TelcoTV: Rise above the generic

The sun may have been absent during last week's TelcoTV show in Orlando, Fla., but one of the resonant trends that I saw in my relatively two short days at the show was the drive to differentiate.

As much as I am a fan of TelcoTV--and I say telco TV because there's quite a difference between Verizon's hybrid RF overlay and the much-hyped IPTV--the reality is cable has the upper hand on video. Marc Savoie, Vice President of Product Management of network management vendor Mariner, echoed a similar sentiment during the show. "Telco TV is still such a small piece of the video market and cable has a 20 year head-start," he said.

Marc is right. While the efforts of the tier 1s and even tier 2-3 service providers are certainly compelling, I think the problem is that the me-too attempt of providing VOD and HDTV service will only get you so far. Certainly, AT&T and Verizon have the market and financial muscle to roll out massive campaigns to talk about how they are better than cable, but most tier 2 and 3 carriers lack such capabilities. One way to achieve that differentiation over cable is to provide local content. While probably not as relevant in a big city like New York, carrying the local high school sports games and other local events will likely resonate with users in rural or small town market.

Launching these differentiated offerings isn't exactly easy for the smaller service providers, however.

One of the things I hear consistently is that the pieces they buy to build out a telco TV service don't work together or they don't have the money or resources to integrate all of the pieces. For instance, a telco will buy a piece of middleware to do channel changing, but it does not work with the head end and home gateways aren't compatible with other devices in the home. In other words, nothing talks to one another.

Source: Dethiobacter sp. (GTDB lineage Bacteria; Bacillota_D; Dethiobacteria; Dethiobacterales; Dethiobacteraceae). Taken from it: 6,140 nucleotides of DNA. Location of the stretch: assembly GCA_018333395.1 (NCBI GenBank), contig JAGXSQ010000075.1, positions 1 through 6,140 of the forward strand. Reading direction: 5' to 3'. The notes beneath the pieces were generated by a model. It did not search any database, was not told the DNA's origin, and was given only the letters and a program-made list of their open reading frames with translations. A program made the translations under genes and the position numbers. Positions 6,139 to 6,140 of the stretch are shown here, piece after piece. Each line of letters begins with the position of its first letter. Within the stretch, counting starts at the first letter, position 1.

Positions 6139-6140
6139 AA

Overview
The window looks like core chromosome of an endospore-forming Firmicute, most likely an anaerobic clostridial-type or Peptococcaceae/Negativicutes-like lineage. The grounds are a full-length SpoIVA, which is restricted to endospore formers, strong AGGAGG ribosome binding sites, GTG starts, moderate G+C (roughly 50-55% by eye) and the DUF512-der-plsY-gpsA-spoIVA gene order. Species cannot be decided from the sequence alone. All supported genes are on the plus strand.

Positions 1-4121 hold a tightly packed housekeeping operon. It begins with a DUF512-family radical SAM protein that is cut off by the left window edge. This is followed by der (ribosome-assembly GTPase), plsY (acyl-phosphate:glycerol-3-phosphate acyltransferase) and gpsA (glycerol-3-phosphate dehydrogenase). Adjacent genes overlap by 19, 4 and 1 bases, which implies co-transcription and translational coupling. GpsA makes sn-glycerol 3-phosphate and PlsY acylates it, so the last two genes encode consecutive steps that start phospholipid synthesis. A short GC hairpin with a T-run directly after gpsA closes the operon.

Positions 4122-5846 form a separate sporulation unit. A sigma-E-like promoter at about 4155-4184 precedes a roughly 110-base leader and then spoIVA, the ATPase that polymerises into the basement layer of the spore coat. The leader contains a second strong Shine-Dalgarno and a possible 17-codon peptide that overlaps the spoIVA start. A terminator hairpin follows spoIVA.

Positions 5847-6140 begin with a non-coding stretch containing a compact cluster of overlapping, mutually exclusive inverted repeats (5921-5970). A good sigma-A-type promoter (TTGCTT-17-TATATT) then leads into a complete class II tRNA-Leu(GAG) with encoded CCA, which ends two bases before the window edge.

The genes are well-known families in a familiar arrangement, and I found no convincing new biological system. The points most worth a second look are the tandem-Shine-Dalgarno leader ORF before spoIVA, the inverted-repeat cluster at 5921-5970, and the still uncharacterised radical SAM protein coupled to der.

But it looks like the large vendors, who typically ignored smaller carriers, are offering packages that fit the tier 2-3 carrier needs. Case in point is Alcatel-Lucent's Triple Play Express (TPE). In addition to seeing vendors take more of an active role serving smaller carriers, my fellow Irish associate Dan O'Shea pointed out in his recent Editor's Corner, that independent telcos are relying on one another to build out a video business.

Despite the challenges service providers face in building out a video business, Brook Longdon, head of media and entertainment for Nokia Siemens Networks, said during the Wednesday keynote session at the Telco TV show that service providers should create a telco TV offering that reflects the culture and spirit of a specific market.

"TV is not generic," he said. "It looks very different in different parts of the world. It looks very different even if we look at rural telephone companies. The local high school football game is very important there. In small communities it weaves you into the core of the community by delivering those services with an endearing product."

And perhaps that's the key takeaway here for telcos: if you want to build a successful video business, you'll need to rise above the generic.